To appreciate the enormity of Kansas University coach Bill Self’s 11 consecutive Big 12 regular-season titles, consider the background of his opposite number in today’s 1 p.m. tipoff.
First-year Texas coach Shaka Smart has ranked at or near the top of just about every coaching search wish list after he became a household name when his 11th-seeded VCU team knocked off Kansas, 71-61, in a 2011 Elite Eight NCAA Tournament game. Smart’s Rams had defeated USC, Georgetown, Purdue and Florida State to advance to the game vs. Kansas.
Smart’s reputation grew the next year when in the NCAA Tournament the 12th-seeded Rams upset No. 5 Wichita State and lost by two points to No. 4 Indiana.
The offers started pouring in and never stopped.
Smart turned down Illinois in 2012, Minnesota and UCLA in 2013 and Marquette in 2014.
“Certainly, Shaka is one of the more gifted guys we have in our profession,” Self said Thursday.
Few would disagree. And nobody could disagree that Smart’s career serves as the best illustration of the difficulty of winning a conference title in basketball.
Smart coached six seasons at VCU after taking over for Anthony Grant, who left to head Alabama’s program. VCU played in the Colonial Athletic Association in Smart’s first three seasons, the Atlantic 10 in his final three.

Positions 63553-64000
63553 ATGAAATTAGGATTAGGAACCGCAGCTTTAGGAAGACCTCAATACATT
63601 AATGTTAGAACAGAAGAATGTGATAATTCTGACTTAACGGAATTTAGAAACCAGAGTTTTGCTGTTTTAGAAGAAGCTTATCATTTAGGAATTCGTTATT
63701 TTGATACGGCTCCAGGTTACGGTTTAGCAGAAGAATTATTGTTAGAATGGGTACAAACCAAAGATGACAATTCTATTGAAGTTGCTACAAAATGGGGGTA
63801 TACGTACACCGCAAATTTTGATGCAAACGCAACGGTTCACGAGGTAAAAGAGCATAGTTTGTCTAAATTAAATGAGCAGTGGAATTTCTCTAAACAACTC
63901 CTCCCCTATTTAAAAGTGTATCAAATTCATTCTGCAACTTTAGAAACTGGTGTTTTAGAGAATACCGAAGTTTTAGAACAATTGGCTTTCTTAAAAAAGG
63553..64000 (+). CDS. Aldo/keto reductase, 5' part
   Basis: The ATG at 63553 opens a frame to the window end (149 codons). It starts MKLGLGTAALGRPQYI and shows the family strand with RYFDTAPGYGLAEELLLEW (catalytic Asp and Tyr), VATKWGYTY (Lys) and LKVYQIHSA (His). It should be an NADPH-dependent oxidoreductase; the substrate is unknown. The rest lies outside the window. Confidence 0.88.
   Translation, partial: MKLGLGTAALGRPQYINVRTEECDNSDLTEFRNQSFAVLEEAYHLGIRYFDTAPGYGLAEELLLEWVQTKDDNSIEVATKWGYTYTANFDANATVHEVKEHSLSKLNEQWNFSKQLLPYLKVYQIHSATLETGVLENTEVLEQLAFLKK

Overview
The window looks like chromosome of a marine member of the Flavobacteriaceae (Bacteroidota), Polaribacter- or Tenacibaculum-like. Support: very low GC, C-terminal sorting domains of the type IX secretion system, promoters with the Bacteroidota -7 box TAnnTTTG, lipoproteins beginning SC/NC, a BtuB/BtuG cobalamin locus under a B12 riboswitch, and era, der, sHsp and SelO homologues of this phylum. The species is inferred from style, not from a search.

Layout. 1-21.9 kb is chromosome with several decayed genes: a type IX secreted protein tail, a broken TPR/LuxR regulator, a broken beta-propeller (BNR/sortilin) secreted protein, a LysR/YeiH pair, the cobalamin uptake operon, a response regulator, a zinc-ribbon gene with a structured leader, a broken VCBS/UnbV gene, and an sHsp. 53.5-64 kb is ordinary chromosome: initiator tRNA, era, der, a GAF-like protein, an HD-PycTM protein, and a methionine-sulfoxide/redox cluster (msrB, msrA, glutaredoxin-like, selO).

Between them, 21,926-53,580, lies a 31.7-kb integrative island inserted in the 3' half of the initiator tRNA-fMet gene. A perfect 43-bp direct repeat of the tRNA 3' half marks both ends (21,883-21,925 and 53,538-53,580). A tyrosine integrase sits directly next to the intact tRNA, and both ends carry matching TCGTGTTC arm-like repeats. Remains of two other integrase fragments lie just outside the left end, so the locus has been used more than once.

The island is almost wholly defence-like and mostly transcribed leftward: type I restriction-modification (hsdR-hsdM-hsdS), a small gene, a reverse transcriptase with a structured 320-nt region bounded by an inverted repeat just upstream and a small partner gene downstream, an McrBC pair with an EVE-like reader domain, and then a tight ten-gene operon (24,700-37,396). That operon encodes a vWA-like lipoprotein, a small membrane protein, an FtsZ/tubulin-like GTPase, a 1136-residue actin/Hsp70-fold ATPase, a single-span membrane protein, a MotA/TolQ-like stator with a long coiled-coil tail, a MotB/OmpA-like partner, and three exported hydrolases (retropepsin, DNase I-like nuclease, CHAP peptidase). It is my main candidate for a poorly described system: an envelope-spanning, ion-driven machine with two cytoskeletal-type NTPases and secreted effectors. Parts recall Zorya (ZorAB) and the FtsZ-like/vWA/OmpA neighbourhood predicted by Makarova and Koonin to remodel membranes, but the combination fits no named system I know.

His finishes in the regular-season conference standings: tied for fifth, fourth, second, second, second, tied for fourth. That’s right, Smart’s next celebration of a regular-season title will be his first. His 2012 team won the Colonial Conference tournament title, and the Rams won the A-10 tourney title last season.
At one point, Smart had a 7-2 NCAA Tournament record and now is 7-5.
Self sounded genuinely impressed with the job Smart has done so far with the Longhorns, who are in a four-way tie for second in the Big 12 with a 4-2 record, joining Kansas, Oklahoma and West Virginia, one game behind Baylor.
“I’m not there every day, but I would say from my vantage point, they enjoy playing for him,” Self said. “To me, putting your handprint on it is more from a personality standpoint and a recruiting standpoint. And from what everybody tells me, he’s well liked in the state, and the staff works hard, and it’s definitely a very positive feel.”
Smart’s reputation for developing relationships with players, coupled with the abundance of talent in Texas, could make the Longhorns a perennial contender for what would be Smart’s first regular-season conference title.